Antoine-Aimé Dorion [Hochelaga] asked how was the question of representation to be arranged, as regards Lower Canada, with a smaller population and a larger territory than Upper Canada, and as respects Nova Scotia, New Brunswick, Prince Edward’s Island and Newfoundland, with a smaller population, but larger territory than that of Canada? What was meant by the statement that population and territory would be taken together as regards representation in one of the branches—he presumed the Lower branch of the Legislature?

John A. Macdonald [Kingston, Attorney-General West] thought the hon. gentleman was desirous of getting up a little debate more in a party spirit than in that in which this question ought to be dealt with.

Some Hon. Members—Hear, hear.

John A. Macdonald [Kingston, Attorney-General West]—The memorandum read conveyed the express understanding that, while as to local matters the local legislature of each section or Province shall alone have jurisdiction, there shall be a central legislature, the constitution of which shall be based upon the well understood federal principle.

The member for Hochelaga [Antoine-Aimé Dorion] did not require to be informed what the federal principle was. As regards the upper branch of the legislature it meant equality, and as to the lower branch meant representation based on population.

Some Hon. Members—Hear, hear.

John A. Macdonald [Kingston, Attorney-General West]—But while this was the case, neither the member for South Oxford [George Brown] nor any member of the Government understood that representation based on population was to be implying universal suffrage; but that in the lower branch of the legislature there shall be a representation based on population with such checks and modifications as regards property as obtain in reference to this House at present. Property and population would be kept in view in the settlement of the representation question.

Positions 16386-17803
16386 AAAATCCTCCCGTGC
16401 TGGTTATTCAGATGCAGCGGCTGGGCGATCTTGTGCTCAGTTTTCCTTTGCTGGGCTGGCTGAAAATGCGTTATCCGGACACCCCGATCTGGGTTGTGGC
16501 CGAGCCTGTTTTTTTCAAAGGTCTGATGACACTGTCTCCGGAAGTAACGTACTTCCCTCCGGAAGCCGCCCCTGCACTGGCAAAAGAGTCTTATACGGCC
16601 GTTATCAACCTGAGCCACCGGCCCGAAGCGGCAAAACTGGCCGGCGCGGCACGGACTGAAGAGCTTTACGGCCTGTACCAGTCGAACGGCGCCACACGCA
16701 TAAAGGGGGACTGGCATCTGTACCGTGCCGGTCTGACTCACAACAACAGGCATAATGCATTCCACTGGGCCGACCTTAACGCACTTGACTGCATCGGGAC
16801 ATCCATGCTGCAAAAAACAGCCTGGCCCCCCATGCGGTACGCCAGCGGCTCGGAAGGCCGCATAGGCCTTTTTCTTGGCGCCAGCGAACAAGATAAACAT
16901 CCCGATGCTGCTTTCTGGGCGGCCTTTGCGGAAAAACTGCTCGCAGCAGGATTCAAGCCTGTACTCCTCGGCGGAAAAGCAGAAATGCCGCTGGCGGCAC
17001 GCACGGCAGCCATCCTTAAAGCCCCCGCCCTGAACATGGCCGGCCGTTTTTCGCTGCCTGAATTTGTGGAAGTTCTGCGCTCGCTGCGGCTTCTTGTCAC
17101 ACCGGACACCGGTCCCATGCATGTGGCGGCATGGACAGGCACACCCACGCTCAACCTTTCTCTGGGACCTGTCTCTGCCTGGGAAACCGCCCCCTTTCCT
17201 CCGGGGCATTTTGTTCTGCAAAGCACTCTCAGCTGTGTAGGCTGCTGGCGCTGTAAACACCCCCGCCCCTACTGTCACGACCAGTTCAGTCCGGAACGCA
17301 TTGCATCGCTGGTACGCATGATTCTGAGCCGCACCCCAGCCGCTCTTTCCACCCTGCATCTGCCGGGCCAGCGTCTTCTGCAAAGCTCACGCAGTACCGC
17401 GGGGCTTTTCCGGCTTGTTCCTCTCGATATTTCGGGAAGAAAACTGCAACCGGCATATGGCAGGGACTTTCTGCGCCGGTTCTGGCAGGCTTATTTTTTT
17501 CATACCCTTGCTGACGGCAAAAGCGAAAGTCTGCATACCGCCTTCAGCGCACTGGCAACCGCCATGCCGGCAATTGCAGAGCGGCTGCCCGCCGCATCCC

Some Hon. Members—Hear, hear.

Antoine-Aimé Dorion [Hochelaga] said that if he had obtained from the hon. Attorney General East [George-Étienne Cartier] such a candid, straightforward answer as he had got just now from the hon. Attorney General West [John A. Macdonald], he (Mr. Dorion) would have expressed himself at once perfectly satisfied, and there would have been no reason to call him captious. He (Mr. Dorion) wished to be perfectly understood; and he thought it was most important that the House and the country should thoroughly comprehend the matter. He desired to ask would the same system—or what system would be applied to each of the local legislatures? Were they to have two elective Governors, for instance?

Some Hon. Members—Hear, hear, and laughter.

John A. Macdonald [Kingston, Attorney-General West] said that of course the Government could not answer the question?

  • (p. 207)

It would take all their energy, for many months, to work out the details.

Some Hon. Members—Hear, hear.

Antoine-Aimé Dorion [Hochelaga]—Are we to understand that the federation of the Provinces is to be advocated at once by the Government, with all the parties interested?